A new report released on Monday by the Department of Health and NPS MedicineWise has revealed the most common reasons why Australians visit their doctor or GP.
The General Practice Insights Report 2016-17 report shows that Australians are most likely to visit a GP to obtain a prescription, review their existing health conditions and for upper respiratory tract infections.
Using MedicineInsight data from GPs’ own clinical software, de-identified information from 2.1 million patients across 475 general practices across the nation were included in the findings. In terms of chronic health conditions, hypertension (high blood pressure), depression, dyslipidemia (high cholesterol), anxiety and asthma were the biggest reasons why Aussies visited a health professional.
Meanwhile, the most frequently prescribed medications were found to be penicillin, antidepressants, opioids and medication for peptic ulcers and reflux. The information, which also showed 42 per cent of patients had at least one pathology test, is already being used to assist GPs in their treatment and to improve the health of Aussies.
“This new MedicineInsight report provides examples of areas of practice where GPs were shown how they were currently managing patients, and where there may have been potential to improve health outcomes,” NPS MedicineWise CEO Steve Morris said in a statement.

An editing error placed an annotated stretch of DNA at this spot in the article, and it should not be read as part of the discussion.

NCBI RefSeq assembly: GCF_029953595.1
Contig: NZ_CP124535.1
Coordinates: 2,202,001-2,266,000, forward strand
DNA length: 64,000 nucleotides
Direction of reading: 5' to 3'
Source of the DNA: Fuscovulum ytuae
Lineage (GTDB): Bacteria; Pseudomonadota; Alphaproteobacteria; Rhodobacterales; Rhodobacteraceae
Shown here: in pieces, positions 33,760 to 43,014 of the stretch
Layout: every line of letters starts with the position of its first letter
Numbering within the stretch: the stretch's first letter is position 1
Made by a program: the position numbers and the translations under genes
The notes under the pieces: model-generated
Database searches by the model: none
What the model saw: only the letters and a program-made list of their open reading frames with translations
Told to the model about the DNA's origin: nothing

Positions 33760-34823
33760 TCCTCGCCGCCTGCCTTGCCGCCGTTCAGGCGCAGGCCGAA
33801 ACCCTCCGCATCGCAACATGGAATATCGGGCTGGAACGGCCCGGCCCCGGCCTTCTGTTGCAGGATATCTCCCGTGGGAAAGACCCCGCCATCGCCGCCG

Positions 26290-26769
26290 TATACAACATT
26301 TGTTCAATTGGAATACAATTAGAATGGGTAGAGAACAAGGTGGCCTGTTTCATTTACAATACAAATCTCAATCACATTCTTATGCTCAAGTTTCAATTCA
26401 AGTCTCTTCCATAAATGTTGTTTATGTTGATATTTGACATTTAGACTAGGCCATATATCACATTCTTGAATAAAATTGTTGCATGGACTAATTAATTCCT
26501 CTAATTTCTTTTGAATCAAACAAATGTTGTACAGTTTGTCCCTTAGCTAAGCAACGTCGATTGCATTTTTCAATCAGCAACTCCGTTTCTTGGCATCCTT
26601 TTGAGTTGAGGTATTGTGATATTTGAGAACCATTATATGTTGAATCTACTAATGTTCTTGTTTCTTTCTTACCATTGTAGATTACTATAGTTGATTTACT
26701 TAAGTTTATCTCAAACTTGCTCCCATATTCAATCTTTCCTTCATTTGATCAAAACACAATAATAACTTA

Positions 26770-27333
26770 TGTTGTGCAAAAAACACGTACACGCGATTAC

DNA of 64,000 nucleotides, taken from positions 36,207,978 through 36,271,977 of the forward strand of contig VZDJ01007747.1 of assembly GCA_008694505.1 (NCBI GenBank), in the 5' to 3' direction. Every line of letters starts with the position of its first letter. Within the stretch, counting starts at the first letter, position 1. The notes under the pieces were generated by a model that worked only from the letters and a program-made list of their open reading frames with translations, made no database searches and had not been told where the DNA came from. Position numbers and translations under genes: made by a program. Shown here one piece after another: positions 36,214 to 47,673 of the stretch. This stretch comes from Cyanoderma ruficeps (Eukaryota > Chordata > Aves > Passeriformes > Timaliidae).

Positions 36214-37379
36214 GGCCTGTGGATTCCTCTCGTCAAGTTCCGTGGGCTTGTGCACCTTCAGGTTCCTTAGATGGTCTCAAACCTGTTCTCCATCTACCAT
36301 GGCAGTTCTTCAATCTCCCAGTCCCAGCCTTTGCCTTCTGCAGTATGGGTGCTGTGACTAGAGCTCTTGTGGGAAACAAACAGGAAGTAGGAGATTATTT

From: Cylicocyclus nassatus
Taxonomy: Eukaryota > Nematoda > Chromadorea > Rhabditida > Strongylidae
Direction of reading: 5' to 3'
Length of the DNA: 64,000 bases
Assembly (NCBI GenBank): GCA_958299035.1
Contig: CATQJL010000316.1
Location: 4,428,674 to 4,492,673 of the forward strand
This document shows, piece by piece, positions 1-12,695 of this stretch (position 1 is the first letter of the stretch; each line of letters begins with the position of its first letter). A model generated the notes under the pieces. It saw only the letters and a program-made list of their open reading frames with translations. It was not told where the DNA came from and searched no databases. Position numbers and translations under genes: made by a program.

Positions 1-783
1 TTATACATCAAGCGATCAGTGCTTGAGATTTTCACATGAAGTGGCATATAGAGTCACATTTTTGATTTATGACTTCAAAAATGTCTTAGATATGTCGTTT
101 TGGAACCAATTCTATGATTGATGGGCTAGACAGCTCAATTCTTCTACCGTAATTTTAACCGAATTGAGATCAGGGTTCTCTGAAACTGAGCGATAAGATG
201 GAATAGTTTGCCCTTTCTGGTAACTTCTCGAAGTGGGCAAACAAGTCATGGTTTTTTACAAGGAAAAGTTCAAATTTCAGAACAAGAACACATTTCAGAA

For example, data showed around 43 per cent of patients at high risk of cardiovascular disease were not prescribed guideline-recommended and potentially life-saving statin therapy.
“We subsequently undertook a targeted education program to help GPs better identify and manage patients at high risk of developing cardiovascular disease,” Morris explained.
The General Practice Insights Report is a working paper and uses a source of data in a way that’s never been done before on a national scale. NPS MedicineWise also sought advice from the Australian Bureau of Statistics to ensure data included was nationally representative.
MedicineInsight is the first large-scale, national primary care data program in Australia that extracts patient information from the clinical software used in general practice. One of the most important things is to ensure a patient’s data is always protected. This is extremely important, given many people are concerned about their medical information being made public when the digital My Health Record comes into effect from January 31.
“Data are always encrypted during transit and storage following government and industry best practice standards, patient level data are de-identified at the source, meaning personal identifiers are not extracted from practice data,” Morris explained.
In addition to giving insights into the biggest medical problems for Australian patients, it is hoped the data will provoke discussion within the general practice community so more insights can be gained and clinicians and consumers can work together for better health outcomes for all Aussies.
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